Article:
Can a poem be delicious? It can if it’s a poem about Pumpkin Pie. And in this Thanksgiving season, we think it’s the right time to be delicious. So thanks to baby boomer Robert J. McGinness of Columbia, South Carolina, we present his Pumpkin Pie Recipe Poem. It’s no turkey. (And it’s vegan, too.)
Use not the jack-o-lantern breed, think small,
one whose seed your Grandma can recall.
The winter squash will have less moisture, too,
and fibrous marrow will be less to chew.
Sculpt the scalp, and scrape the substance, empty.
Save those stringy, seeds for snacks so tempty.
Then set the hollow shell into a bit
of water in a baking dish to sit,
and bake a while until it’s soft, then you’ll
set it aside until it starts to cool.
The seeds from pumpkin center all will float
in water, then you dry, and then you coat,
and bake, with any seasoning you vote.
The pie crust, sad to say, you buy it frozen,
unless the gods anointed you as chosen,
as one who luscious pastry shells can bake.
So from the freezer, frozen shell you take
to thaw. And while that’s thawing get your blender,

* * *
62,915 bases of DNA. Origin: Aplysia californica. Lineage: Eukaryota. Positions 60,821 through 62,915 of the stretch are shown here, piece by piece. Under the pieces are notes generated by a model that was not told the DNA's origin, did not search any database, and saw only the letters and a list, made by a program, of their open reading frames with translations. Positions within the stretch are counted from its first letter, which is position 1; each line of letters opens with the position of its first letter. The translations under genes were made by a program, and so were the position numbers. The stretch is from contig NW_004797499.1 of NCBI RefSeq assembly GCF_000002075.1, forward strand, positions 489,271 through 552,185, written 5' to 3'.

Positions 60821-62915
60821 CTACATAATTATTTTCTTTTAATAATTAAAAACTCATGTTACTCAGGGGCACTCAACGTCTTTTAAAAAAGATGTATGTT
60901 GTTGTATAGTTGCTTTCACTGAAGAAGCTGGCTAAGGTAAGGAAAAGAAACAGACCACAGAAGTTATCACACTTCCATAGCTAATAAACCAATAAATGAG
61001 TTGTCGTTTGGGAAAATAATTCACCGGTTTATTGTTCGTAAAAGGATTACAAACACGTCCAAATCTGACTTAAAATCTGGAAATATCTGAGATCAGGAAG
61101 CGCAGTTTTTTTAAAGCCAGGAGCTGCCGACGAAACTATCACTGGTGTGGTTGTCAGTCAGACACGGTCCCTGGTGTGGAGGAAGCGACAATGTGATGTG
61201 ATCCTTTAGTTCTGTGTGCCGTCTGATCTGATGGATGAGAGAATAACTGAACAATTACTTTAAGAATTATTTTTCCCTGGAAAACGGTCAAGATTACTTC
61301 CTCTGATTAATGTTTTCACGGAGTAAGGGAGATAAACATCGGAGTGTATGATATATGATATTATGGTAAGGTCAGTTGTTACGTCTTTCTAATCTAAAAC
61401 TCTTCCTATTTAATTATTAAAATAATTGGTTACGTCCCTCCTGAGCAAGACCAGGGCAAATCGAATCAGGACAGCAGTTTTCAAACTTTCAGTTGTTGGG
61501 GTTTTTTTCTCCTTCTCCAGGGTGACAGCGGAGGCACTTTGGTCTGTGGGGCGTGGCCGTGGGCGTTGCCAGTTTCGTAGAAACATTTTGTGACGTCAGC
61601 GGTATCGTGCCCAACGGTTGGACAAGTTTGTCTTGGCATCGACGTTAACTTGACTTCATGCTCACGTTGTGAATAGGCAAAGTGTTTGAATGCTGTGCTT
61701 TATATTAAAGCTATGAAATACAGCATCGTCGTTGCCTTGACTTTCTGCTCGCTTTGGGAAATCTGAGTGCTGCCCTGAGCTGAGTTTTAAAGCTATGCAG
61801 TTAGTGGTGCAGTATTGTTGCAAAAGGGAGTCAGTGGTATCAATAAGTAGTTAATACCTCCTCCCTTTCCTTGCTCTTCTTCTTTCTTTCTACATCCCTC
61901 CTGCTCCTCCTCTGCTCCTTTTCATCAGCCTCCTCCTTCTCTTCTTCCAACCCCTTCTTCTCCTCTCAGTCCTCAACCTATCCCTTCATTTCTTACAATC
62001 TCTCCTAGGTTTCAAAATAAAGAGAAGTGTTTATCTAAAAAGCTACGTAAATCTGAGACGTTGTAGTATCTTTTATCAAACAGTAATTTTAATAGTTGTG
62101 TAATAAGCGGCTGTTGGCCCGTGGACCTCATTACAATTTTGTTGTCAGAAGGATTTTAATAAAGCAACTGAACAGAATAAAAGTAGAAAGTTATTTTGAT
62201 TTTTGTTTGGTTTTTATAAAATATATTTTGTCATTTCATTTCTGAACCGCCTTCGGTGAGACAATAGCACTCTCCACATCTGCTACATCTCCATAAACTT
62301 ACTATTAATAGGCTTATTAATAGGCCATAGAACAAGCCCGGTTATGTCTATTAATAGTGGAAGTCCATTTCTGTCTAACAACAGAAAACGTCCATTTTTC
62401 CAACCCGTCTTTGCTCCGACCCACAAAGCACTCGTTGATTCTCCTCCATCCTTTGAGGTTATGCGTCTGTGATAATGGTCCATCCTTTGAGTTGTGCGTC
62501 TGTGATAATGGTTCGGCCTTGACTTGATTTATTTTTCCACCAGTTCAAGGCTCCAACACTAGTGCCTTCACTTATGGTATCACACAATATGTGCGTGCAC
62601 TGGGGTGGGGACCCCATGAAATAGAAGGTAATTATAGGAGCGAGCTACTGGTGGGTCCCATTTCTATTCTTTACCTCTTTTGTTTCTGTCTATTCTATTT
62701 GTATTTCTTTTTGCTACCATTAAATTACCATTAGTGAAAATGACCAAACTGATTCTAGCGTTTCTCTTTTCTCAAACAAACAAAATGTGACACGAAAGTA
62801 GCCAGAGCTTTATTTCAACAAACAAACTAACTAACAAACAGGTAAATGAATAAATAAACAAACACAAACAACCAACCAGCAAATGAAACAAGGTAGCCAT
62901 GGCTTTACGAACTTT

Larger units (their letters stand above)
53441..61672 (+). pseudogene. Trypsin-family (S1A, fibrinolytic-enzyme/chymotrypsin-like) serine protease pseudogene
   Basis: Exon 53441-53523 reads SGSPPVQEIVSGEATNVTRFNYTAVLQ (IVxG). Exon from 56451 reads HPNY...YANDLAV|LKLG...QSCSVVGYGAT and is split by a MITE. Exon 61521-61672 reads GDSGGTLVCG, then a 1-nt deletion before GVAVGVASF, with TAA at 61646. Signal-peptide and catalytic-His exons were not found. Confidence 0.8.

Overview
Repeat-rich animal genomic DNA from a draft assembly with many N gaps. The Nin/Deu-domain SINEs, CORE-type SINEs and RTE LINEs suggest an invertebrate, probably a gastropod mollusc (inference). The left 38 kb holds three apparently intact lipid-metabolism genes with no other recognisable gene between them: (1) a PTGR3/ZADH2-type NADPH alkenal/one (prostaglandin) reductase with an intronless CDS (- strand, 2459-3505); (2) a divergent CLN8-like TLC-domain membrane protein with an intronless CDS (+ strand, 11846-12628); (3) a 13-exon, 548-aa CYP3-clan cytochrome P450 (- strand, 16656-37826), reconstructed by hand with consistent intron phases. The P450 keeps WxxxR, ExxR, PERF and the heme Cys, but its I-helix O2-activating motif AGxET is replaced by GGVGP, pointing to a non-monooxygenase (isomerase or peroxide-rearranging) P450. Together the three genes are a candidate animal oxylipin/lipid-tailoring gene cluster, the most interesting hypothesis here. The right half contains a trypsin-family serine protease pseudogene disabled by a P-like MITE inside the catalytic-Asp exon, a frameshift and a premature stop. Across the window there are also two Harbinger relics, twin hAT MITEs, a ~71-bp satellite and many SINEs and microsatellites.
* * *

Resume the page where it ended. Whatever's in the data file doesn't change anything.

and to this rhyming mix you must surrender:
puree the pumpkin meat but not the skin,
and pour into a bowl and then add in
a cup of almond milk, or maybe soy,
a tablespoon molasses you’ll enjoy;
some maple syrup, and some cinnamon,
some nutmeg, allspice, ginger mixed as one.
Did I mention cornstarch, quarter cup,
and lastly some vanilla, a dollop.
Mix all ingredients until they’re blended,
and pour into the pie shell as intended.
Preheated oven to four twenty five,
and bake until ten minutes doth arrive.
Turn back the oven temp to three five oh,
in fifty minutes or it’s set, you’ll know
that you are done with pumpkin pie, although …
Go now outside to compost, take the scraps,
and after six or seven months elapse,
you’ll have some pumpkin soil, next year, perhaps.